“Disability is not an obstacle in my life. I will fulfill all of my wishes despite my disability,” vows Rahima, 22, a tailor in Farah Province.
Rahima is from a poor family of seven sisters, two brothers and kind parents. She was only two years when she became disabled, unable to stand on one foot.
“I did not know what happened to my daughter’s foot. I did not vaccinate her. Twenty-two years ago we did not have information and in that time there was not this opportunity,” said her mother, Malalai. “At first we did not take her to the doctor because of lack of information. I just took my daughter to some local women who claimed they knew how to fix some health problems. But every day it became worse.”
Unable to walk, Rahima often stayed home because she was too shy. Still, she never gave up. She attended sewing classes in Farah run by international agencies and learned how to sew clothes. After a short time, she became a tailor, and was soon sewing for women of Farah.
Every day Rahima visits about six women whose clothing she sews. “I make clothes for 100 Afghanis (about $2) and each day I can make 10 USD. I can support my family and I can take care of my own needs. I am happy to have this skill today. I do not need to ask money from others. I pay all my own expenses,” Rahima says.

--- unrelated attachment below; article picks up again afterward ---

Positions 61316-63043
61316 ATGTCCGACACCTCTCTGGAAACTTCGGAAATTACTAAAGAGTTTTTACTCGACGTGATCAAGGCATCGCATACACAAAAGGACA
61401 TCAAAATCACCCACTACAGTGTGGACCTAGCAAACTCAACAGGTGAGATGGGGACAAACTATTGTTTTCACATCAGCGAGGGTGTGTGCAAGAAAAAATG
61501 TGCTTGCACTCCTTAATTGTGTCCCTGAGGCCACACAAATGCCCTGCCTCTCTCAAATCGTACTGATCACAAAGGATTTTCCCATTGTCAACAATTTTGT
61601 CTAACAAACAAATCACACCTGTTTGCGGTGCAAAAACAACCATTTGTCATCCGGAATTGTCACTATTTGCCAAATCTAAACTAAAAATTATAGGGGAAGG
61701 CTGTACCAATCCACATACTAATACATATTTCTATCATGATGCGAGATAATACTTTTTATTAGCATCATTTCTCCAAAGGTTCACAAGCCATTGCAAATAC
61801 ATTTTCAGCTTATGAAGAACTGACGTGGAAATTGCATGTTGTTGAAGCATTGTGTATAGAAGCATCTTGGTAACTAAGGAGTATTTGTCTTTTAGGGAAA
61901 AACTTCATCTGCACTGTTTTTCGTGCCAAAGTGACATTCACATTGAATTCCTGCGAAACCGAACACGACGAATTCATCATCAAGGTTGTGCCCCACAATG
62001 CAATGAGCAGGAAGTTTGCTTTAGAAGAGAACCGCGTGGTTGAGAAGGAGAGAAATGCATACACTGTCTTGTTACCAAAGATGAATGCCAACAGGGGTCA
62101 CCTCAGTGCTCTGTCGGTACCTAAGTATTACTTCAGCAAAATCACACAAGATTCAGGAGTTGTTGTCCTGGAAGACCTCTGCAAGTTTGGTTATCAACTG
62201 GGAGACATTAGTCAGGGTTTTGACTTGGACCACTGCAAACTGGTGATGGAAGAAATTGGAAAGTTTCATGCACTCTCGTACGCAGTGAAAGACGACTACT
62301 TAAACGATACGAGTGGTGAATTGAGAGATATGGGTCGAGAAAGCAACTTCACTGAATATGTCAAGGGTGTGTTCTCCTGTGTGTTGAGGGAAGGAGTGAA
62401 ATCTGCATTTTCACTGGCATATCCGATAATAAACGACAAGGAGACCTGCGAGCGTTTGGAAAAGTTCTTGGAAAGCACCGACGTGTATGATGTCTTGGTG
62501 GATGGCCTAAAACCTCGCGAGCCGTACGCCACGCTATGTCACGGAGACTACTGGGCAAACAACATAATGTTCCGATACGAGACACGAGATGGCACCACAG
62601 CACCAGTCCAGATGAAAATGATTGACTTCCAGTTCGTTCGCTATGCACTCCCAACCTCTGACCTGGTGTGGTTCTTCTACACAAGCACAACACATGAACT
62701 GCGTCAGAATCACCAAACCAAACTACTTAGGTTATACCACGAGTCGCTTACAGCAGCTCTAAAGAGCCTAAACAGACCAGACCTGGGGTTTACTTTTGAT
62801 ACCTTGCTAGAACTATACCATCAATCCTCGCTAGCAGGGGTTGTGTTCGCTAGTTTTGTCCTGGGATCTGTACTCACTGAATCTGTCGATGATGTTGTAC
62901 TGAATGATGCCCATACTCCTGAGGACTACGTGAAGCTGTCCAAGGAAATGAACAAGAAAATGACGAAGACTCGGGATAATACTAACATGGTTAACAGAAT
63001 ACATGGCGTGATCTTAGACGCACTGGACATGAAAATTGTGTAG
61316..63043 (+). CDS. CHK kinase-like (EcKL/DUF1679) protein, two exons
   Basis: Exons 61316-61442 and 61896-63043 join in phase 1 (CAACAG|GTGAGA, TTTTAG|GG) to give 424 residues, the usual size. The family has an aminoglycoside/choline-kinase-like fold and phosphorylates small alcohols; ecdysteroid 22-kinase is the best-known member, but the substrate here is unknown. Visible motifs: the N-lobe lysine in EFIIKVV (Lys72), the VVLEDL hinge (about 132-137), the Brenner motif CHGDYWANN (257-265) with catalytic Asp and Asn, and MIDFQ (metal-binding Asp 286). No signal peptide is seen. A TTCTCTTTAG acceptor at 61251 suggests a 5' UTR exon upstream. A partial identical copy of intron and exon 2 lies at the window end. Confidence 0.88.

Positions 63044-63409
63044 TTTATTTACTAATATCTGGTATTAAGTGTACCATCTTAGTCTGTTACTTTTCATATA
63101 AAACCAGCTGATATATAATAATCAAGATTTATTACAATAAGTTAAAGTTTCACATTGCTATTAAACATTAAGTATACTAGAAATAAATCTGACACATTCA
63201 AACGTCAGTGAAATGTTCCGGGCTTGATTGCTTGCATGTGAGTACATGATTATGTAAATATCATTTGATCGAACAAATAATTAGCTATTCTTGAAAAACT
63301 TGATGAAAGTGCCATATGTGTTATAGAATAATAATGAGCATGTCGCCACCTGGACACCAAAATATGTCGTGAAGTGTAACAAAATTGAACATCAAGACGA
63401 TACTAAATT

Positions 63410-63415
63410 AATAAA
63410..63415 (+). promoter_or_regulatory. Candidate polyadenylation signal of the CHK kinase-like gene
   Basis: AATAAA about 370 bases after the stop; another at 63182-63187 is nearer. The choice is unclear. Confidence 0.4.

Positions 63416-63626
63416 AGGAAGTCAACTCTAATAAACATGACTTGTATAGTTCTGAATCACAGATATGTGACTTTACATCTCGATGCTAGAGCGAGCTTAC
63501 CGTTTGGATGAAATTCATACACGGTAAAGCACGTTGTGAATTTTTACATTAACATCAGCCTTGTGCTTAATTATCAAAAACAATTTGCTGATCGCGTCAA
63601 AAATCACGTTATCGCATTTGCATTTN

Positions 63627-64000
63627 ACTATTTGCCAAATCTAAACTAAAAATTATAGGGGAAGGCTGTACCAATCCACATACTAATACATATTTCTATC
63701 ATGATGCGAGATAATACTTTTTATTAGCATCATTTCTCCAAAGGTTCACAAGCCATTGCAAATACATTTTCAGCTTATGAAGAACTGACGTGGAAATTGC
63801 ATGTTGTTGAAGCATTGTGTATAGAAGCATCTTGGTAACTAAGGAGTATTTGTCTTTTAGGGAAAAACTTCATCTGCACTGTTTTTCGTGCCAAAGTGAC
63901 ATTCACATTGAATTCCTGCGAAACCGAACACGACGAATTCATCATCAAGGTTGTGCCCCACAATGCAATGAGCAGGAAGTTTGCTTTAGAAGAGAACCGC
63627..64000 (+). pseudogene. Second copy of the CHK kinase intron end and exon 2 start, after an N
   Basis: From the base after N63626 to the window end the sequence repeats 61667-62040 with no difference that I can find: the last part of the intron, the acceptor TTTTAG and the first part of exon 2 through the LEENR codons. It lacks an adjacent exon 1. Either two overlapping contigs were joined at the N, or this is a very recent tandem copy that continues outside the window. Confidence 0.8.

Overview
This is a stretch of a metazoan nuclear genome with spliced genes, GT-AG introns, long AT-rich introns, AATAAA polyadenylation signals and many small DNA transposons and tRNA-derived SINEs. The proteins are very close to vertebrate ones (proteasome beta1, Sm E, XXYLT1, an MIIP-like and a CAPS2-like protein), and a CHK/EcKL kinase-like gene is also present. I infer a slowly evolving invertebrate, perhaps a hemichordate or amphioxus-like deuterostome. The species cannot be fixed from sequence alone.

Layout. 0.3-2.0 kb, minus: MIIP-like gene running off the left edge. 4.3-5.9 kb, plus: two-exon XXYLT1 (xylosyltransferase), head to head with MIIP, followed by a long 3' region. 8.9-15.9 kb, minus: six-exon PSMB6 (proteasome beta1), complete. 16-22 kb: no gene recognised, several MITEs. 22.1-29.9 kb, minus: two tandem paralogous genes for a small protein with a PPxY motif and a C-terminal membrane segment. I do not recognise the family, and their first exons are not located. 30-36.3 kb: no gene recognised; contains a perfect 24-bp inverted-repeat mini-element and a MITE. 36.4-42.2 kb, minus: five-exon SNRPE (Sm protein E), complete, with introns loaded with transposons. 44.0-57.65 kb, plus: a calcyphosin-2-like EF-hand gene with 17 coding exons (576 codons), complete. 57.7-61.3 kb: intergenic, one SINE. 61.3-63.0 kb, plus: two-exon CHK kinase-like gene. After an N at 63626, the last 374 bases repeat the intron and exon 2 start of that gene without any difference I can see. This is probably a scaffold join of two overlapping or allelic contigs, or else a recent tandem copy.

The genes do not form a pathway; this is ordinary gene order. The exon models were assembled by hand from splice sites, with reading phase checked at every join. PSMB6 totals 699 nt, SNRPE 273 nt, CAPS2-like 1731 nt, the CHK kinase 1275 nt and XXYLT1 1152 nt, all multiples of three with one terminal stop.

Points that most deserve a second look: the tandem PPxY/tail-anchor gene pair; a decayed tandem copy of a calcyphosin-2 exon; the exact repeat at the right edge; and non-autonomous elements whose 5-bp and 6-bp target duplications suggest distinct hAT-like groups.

Her life changed even more when Red Crescent provided an opportunity for her to receive treatment for her foot. Several years ago she moved to Kabul and received medical treatment for two months. After an operation, her foot became much straighter. Doctors say she might have had polio as a young child.
“The day I got out of hospital, I felt better when I was getting up,” Rahima said. “My foot felt better. I was very glad and I felt as if I was in the sky. However, I still am not able to walk as others do.” Rahima cannot walk as fast as healthy people and has to force her foot to move. But she is happy with the improvement.
Rahima attended school until eighth grade and is able to write and read, but her family did not allow her to continue her education due to traditional views. She is nevertheless optimistic for Afghanistan’s future. She voted in the second round of Afghanistan’s election. Because of her disability, it took her 30 minutes to get to the nearest polling station and she says she hopes the new government of Afghanistan will pay more attention to the needs of the disabled.
“I am very delighted that this time I am able to vote because in last election I was not 18 years and I could not vote,” she says. “I participated in the election because this is my job.”